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Quote of the day: Fabius was looked upon as more inclined
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The Gallic War (De Bello Gallico) by Julius Caesar
Translated by Alfred John Church and William Jackson Brodribb
Book I Chapter 19: March of the Helvetii. Considerations.[58 BC]
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After learning these circumstances, since to these suspicions the most unequivocal facts were added, viz., that he had led the Helvetii through the territories of the Sequani; that he had provided that hostages should be mutually given; that he had done all these things, not only without any orders of his [Caesar's] and of his own state's, but even without their [the Aedui] knowing any thing of it themselves; that he [ Dumnorix ] was reprimanded: by the chief] magistrate of the Aedui; he [ Caesar ] considered that there was sufficient reason, why he should either punish him himself, or order the state to do so. One thing [however] stood in the way of all this - that he had learned by experience his brother Divitiacus's very high regard for the Roman people, his great affection toward him, his distinguished faithfulness, justice, and moderation; for he was afraid lest by the punishment of this man, he should hurt the feelings of Divitiacus. Therefore, before he attempted any thing, he orders Divitiacus to be summoned to him, and, when the ordinary interpreters had been withdrawn, converses with him through Gaius Valerius Procillus, chief of the province of Gaul, an intimate friend of his, in whom he reposed the highest confidence in every thing; at the same time he reminds him of what was said about Dumnorix in the Council of the Gauls, when he himself was present, and shows what each had said of him privately in his [Caesar's] own presence; he begs and exhorts him, that, without offense to his feelings, he may either himself pass judgment on him [Dumnorix] after trying the case, or else order the [ Aeduan] state to do so.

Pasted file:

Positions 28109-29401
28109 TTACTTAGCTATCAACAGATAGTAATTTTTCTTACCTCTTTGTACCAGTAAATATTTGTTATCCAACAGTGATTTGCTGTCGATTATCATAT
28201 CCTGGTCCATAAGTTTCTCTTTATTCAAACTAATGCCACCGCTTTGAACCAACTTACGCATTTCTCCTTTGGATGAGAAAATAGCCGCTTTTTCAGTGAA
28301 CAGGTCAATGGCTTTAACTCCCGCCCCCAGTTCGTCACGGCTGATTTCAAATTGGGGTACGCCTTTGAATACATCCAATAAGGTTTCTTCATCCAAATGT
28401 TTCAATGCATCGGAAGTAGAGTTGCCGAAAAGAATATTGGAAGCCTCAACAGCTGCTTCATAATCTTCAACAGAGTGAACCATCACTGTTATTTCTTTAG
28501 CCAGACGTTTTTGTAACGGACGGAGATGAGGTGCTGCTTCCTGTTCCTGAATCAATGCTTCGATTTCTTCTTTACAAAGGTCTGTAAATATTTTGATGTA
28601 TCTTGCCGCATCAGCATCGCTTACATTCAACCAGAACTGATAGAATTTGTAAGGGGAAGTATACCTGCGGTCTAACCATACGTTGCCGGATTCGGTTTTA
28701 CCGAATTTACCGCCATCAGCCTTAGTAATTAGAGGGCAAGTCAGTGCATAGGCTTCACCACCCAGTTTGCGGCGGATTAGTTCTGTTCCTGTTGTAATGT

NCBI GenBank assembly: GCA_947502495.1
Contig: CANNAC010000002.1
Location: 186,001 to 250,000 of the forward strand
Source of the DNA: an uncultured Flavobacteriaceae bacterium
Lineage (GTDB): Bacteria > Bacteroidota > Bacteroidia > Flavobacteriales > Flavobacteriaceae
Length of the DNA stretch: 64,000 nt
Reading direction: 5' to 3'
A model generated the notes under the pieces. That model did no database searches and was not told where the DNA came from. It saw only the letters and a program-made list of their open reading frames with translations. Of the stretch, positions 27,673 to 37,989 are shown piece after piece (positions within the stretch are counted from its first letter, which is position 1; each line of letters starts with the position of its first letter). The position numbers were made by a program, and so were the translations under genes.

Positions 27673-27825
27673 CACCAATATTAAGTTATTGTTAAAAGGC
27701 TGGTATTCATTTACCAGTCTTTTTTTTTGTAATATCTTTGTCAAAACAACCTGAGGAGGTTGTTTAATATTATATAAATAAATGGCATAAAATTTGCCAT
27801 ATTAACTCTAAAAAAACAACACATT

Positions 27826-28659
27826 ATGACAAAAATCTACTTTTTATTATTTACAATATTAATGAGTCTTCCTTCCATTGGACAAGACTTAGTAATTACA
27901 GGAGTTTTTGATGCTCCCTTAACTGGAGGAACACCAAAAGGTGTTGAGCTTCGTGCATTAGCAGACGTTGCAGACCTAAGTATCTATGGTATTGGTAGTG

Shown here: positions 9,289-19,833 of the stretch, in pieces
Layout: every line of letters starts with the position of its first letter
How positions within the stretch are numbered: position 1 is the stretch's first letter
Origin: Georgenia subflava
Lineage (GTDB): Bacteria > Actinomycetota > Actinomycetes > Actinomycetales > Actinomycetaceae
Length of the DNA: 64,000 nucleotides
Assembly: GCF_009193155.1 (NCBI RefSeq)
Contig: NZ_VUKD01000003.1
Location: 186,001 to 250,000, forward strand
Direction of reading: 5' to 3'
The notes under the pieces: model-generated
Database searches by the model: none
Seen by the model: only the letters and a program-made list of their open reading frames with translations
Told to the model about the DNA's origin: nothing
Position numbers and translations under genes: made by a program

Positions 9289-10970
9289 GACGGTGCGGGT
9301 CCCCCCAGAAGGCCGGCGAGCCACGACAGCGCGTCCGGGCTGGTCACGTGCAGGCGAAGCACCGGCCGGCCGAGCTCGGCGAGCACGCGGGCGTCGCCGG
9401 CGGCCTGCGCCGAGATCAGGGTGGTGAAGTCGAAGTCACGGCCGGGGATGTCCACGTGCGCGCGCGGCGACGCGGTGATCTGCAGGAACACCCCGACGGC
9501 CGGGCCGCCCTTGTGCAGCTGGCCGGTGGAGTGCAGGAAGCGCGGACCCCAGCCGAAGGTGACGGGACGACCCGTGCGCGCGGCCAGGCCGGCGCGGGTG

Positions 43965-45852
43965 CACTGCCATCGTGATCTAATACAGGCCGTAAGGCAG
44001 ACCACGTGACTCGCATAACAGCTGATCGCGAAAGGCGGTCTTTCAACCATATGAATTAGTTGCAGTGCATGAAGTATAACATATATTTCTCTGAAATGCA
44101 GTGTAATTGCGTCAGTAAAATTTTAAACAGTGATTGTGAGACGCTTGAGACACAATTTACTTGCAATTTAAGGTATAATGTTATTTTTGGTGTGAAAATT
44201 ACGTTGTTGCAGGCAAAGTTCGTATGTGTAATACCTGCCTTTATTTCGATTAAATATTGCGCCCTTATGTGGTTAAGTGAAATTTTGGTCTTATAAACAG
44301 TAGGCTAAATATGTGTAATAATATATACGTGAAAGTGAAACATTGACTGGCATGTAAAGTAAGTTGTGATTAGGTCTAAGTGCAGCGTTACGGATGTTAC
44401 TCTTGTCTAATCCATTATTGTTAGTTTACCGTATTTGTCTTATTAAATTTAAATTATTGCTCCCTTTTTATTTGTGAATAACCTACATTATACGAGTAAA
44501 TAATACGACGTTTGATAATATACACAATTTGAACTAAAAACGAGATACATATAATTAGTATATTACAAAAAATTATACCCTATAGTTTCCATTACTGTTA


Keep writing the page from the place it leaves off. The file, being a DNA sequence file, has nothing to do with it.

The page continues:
Event: March of the Helvetii